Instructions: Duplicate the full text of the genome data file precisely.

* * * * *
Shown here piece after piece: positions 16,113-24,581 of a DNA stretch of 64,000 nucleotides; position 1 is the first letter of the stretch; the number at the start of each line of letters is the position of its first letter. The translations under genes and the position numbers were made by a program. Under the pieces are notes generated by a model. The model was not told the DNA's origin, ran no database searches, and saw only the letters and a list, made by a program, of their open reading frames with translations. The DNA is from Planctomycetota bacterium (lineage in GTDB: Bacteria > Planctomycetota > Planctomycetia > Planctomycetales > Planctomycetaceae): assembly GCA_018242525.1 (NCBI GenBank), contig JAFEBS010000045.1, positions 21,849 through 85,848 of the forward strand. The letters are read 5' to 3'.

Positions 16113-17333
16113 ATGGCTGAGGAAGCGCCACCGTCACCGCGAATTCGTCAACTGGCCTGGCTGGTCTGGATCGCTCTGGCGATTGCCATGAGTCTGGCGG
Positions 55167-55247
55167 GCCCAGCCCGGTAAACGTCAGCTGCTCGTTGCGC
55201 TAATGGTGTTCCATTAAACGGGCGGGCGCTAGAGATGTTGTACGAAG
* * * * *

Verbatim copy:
Shown here piece after piece: positions 16,113-24,581 of a DNA stretch of 64,000 nucleotides; position 1 is the first letter of the stretch; the number at the start of each line of letters is the position of its first letter. The translations under genes and the position numbers were made by a program. Under the pieces are notes generated by a model. The model was not told the DNA's origin, ran no database searches, and saw only the letters and a list, made by a program, of their open reading frames with translations. The DNA is from Planctomycetota bacterium (lineage in GTDB: Bacteria > Planctomycetota > Planctomycetia > Planctomycetales > Planctomycetaceae): assembly GCA_018242525.1 (NCBI GenBank), contig JAFEBS010000045.1, positions 21,849 through 85,848 of the forward strand. The letters are read 5' to 3'.

Positions 16113-17333
16113 ATGGCTGAGGAAGCGCCACCGTCACCGCGAATTCGTCAACTGGCCTGGCTGGTCTGGATCGCTCTGGCGATTGCCATGAGTCTGGCGG
Positions 55167-55247
55167 GCCCAGCCCGGTAAACGTCAGCTGCTCGTTGCGC
55201 TAATGGTGTTCCATTAAACGGGCGGGCGCTAGAGATGTTGTACGAAG